Now, I can’t believe I’m actually saying this, but if you’re getting a group of friend together for a film night and a few drinks, I can’t recommend strongly enough that Cockneys VS Zombies is one of the films that should be part of it. This is the perfect film for you all to just get together, kick back and chill out with plenty of snacks (chocolate fudge brownie ice cream was our choice) and a few drinks. It requires zero brainpower – in fact, the less you think about it, the better it is- which is the best thing about this film. I’d never have dreamt of watching it before, but now I am so glad that I did.

Drive is a film that fires on all cylinders


A Hollywood stuntman/mechanic with a sideline as a getaway driver for L.A.’s finest criminals finds himself in a spot of trouble when he does a favour for his neighbour.A mystery man (Ryan Gosling) who is a stuntman and mechanic by day, and a getaway driver by night, seemingly looks to get out of the shady life he’s been living when he falls for Irene (Carey Mulligan), whose husband is in prison, and is raising her son alone. Just as it would seem the man is about to get his feet in under the table, Irene’s husband Standard (Oscar Isaac) gets out of prison. However, the driver’s role in their lives is not quite over, as it would seem that Standard got himself into a spot of bother whilst he was in prison, and the people he upset have found their way to him on the outside. When the life of his and Irene’s son is threatened, Standard gets the driver involved in a scheme to get the money he owes to his debtors, but when things take a turn for the worse, the driver is becomes much more deeply involved than he ever usually would intend to get.

One of those films I’ve been meaning to watch for a long time is Drive, and an afternoon catching up with my friend this week just so happened to be the best time to acquaint myself with it. Was it worth the wait? Absolutely! What a film this was – a terrific watch that both me and my best friend thoroughly enjoyed.

Ryan Gosling gives a hugely understated performances as the driver in this film. He was brilliant as the man of few words who was rather talented at getting bad guys out of tight spots. The shortage of dialogue on his part left a lot to be communicated by his body language, and he did so very successfully indeed. One scene in particular at quite a late stage in the film showcased his abilities in this field spectacularly, and made me realise that I should have paid far more attention to Gosling as a serious actor long before now.

What I really loved about this film was how there was such a dramatic change of pace in the second half compared to the beginning, but that’s not to say the first half of the film dragged at all. Quite the opposite, in fact. The start of the film built tension excellently, that culminated in the second part going absolutely mental. I’ve never seen somebody’s head explode in quite the way character’s did, but hey, I guess there’s a first time for everything. The tempo went from 0 to 60 in a heartbeat, changing the tone of the film completely, and keeping you hooked right until the very end.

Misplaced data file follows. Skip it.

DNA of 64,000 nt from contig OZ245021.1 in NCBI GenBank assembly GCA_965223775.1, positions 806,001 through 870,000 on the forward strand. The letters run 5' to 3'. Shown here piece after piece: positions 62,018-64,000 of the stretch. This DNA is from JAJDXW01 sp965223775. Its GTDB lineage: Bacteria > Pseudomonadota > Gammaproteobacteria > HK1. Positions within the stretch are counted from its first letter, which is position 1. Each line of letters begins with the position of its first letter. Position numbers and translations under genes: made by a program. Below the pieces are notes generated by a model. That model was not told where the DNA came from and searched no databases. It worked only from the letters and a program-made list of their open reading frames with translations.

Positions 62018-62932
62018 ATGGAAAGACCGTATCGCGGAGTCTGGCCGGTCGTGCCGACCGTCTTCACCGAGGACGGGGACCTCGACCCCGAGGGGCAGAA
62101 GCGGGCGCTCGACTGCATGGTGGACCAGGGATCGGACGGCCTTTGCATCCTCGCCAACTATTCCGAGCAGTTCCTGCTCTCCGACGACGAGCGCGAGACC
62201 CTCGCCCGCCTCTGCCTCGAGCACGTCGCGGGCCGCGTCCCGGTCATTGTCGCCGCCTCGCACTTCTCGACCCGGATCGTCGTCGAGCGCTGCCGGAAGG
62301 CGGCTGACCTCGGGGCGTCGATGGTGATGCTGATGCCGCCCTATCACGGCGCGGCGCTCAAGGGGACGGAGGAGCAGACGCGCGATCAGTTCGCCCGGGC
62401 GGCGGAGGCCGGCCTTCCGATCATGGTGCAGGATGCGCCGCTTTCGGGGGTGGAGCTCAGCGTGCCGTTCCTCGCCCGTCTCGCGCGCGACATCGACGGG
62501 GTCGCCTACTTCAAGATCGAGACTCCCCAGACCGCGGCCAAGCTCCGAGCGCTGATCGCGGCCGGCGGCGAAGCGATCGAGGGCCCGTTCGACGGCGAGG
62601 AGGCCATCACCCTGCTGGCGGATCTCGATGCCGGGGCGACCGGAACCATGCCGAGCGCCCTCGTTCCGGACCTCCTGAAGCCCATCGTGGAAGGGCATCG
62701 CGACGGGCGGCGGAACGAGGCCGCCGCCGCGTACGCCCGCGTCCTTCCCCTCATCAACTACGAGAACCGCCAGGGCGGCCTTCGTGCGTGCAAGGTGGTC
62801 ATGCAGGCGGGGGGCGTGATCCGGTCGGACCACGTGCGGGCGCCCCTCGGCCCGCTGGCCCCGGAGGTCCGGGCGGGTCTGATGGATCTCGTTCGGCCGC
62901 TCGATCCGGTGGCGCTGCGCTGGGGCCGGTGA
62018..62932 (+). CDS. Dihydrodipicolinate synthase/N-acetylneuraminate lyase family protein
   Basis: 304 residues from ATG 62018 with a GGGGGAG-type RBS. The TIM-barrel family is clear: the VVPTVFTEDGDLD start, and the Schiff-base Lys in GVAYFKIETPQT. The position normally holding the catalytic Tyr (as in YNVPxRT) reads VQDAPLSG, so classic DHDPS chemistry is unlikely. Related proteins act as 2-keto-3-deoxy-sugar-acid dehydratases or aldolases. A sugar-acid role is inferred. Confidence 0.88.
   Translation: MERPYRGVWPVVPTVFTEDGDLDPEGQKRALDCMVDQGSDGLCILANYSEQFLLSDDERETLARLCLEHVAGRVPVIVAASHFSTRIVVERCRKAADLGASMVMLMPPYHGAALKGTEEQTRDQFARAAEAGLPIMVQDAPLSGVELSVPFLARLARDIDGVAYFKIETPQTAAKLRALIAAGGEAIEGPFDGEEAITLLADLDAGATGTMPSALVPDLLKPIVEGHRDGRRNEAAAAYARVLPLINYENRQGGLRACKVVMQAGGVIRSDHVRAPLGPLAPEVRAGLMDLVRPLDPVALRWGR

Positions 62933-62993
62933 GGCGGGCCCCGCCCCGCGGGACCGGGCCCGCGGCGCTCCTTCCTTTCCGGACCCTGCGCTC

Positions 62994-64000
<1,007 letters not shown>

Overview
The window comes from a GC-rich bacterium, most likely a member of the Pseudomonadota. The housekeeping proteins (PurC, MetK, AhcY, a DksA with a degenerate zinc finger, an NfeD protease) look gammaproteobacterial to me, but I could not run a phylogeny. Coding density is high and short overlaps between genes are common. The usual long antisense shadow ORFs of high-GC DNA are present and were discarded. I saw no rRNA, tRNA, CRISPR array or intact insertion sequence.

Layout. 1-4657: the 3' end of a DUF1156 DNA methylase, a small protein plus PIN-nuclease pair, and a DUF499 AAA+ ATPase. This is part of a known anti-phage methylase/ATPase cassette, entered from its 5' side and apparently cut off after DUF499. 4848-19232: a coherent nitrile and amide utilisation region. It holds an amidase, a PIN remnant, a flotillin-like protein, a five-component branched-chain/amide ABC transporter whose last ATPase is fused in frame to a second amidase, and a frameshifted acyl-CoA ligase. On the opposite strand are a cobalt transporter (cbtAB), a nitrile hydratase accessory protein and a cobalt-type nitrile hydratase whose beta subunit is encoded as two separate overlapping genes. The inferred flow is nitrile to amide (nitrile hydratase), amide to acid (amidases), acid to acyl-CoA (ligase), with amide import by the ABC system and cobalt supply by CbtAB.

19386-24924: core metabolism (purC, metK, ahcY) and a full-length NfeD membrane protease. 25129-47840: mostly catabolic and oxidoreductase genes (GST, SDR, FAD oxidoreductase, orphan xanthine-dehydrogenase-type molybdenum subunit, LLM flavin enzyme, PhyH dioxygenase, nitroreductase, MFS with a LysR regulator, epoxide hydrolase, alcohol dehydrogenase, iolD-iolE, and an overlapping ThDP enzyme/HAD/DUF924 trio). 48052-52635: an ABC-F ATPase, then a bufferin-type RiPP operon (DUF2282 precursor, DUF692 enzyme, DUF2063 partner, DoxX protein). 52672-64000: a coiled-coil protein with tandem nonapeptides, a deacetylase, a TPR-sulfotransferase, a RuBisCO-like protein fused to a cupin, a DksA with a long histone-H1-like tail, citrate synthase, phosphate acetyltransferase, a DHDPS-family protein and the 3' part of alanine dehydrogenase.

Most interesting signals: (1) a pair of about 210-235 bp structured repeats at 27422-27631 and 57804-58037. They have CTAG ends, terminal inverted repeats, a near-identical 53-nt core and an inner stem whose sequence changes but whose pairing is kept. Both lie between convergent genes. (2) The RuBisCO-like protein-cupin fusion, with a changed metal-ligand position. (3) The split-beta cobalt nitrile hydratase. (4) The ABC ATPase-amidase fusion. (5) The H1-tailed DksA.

The film score enhanced the overall atmosphere that came with Drive. As I was watching it, I made sure I paid special attention to the music after what a number of people had told me about it, and I can tell you that everything I was told was true. It really added to the chase scenes, but even in sequences with less action, and those where there were just long shots of the cityscapes, the music had a strong presence, and certainly didn’t go amiss.

On the whole, I can only recommend Drive, and I also have to ask myself why it took me this long to see such a wonderful film. It was exactly my sort of thing and was one of two hugely enjoyable films that made for a great afternoon during the bank holiday just passed.

The Young Offenders made for a grand Saturday evening


Two teenage boys travel 160km on stolen bicycles in the hunt for a €7million bale of cocaine that fell from a ship as part of Ireland’s €440million drug seizure – the biggest in the country’s history.
Best friends Connor (Alex Murphy) and Jock (Chris Walley) are two fifteen year olds from inner city Cork who dress the same and act the same – the pair are inseparable. Jock is a legendary bike thief who enters into a daily game of cat and mouse with the obsessive Garda Sergeant Healy (Dominic MacHale). When a drug trafficking boat capsizes of the west coast of Cork, 61 bales of cocaine, worth €7million each, go missing, but only 60 are recovered. The lads embark on a quest to find the missing bale, which they hope will hold the answers to their troubled home lives, on a couple of stolen bikes. What could go wrong?

By now, you’ll all hopefully be quite familiar with the fact that I’m a sucker for an Irish film. The Young Offenders is a film I set about watching the other night after discovering it on Netflix – what a treat it was to watch. This was a film that was very, very funny in places, but also one that had a good heart at the centre of it all. I wouldn’t imagine it would be quite everyone’s cup of tea, but wasn’t it mine!

I completely enjoyed the two lead performances. Alex Murphy and Chris Walley worked brilliantly together, and really captured what I’d imagine some of my family were like at their age. Some of the dialogue that was exchanged between the two characters was phenomenal. However, the best thing abut both of their characters for me was the gormless look they possessed for probably half the film. Both made me laugh tremendous amounts throughout the course of the film.